Elena Kagan is praised by just about everyone who knows her as extraordinarily skilled at understanding and respecting the views of people who disagree with her—conservatives in particular.
She offered a glimpse of that quality this afternoon in her 13-minute opening statement to the Senate Judiciary Committee.
After the usual thanks to her family, her friends, the president who nominated her, the senators who have met with her, and her late parents, and after praising retiring Justice John Paul Stevens, and after much else that is standard fare in such statements, Kagan got to the heart of the matter:
“What I’ve learned most is that no one has a monopoly on truth or wisdom. I’ve learned that we make progress by listening to each other, across every apparent political or ideological divide. I’ve learned that we come closest to getting things right when we approach every person and every issue with an open mind. And I’ve learned the value of a habit that Justice Stevens wrote about more than 50 years ago—of ‘understanding before disagreeing’ ... I will listen hard, to every party before the court and to each of my colleagues. I will work hard. And I will do my best to consider every case impartially, modestly, with commitment to principle, and in accordance with law.”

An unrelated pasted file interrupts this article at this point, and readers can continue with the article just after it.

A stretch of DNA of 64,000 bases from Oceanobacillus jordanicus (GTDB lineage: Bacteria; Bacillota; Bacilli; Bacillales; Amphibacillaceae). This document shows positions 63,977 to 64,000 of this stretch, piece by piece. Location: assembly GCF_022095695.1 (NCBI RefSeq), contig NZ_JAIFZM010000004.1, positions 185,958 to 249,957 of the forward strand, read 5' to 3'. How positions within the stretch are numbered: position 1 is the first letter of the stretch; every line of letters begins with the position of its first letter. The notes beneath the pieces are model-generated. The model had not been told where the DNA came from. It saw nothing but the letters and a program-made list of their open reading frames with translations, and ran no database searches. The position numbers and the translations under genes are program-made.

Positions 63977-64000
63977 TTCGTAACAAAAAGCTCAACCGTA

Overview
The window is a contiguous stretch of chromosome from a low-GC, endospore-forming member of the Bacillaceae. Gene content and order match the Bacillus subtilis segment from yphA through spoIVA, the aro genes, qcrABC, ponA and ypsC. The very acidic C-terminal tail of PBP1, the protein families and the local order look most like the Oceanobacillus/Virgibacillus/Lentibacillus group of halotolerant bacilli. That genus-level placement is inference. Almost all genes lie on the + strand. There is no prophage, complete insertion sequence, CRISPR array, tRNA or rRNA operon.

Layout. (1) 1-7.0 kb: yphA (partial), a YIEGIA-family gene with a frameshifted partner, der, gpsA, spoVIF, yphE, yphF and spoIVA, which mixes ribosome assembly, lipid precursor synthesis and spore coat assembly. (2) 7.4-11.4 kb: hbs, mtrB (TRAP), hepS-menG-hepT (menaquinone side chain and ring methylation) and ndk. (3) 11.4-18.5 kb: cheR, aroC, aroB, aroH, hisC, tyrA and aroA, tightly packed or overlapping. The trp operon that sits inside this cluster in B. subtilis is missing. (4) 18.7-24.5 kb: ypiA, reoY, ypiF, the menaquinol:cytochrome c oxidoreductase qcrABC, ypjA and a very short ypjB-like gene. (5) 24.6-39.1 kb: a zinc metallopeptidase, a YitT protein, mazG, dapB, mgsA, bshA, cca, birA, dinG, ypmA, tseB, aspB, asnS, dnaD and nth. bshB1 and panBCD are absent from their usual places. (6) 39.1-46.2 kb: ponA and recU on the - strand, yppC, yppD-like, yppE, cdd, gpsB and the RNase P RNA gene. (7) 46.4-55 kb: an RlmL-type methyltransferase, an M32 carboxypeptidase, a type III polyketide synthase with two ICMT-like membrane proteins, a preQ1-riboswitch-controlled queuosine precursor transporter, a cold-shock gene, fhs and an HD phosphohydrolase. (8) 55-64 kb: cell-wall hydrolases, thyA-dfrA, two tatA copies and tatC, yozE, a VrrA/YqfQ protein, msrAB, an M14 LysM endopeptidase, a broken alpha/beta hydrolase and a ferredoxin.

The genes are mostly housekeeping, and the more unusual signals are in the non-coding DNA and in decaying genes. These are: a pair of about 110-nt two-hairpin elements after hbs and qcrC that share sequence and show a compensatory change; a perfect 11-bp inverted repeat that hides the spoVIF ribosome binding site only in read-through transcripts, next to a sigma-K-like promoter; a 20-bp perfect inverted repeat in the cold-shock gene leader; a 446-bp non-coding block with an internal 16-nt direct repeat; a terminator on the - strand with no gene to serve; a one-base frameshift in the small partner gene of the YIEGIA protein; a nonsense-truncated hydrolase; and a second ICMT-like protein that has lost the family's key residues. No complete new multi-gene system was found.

Kagan also stressed a theme dear to the hearts of Democratic and Republican senators alike: that the high court should be “properly deferential to the decisions of the American people and their elected representatives” and must “recognize the limits on itself and respect the choices made by the American people."
Of course, Senate Democrats and Republicans disagree emphatically about when the justices should defer and when they should strike laws down. Democrats want deference to campaign-finance-reform laws but not to laws limiting abortion rights, for example; most Republicans want the opposite.
Kagan will avoid coming down on either side of such issues on Tuesday and Wednesday, when she will field questions from the committee’s 12 Democrats and seven Republicans. She will make reassuring noises but resolutely refuse to answer questions about her views of specific issues.
Will this make her hearing the kind of “vapid and hollow charade” that Kagan said Supreme Court confirmation hearings had become in a now-semi-famous 1995 book review—where she urged nominees to testify about their views of specific issues?
Don’t bet against it. Vapid and hollow has been the approach chosen by every careful Supreme Court nominee in the past three decades. And Kagan—who has been extraordinarily guarded for decades about her views—is nothing if not careful.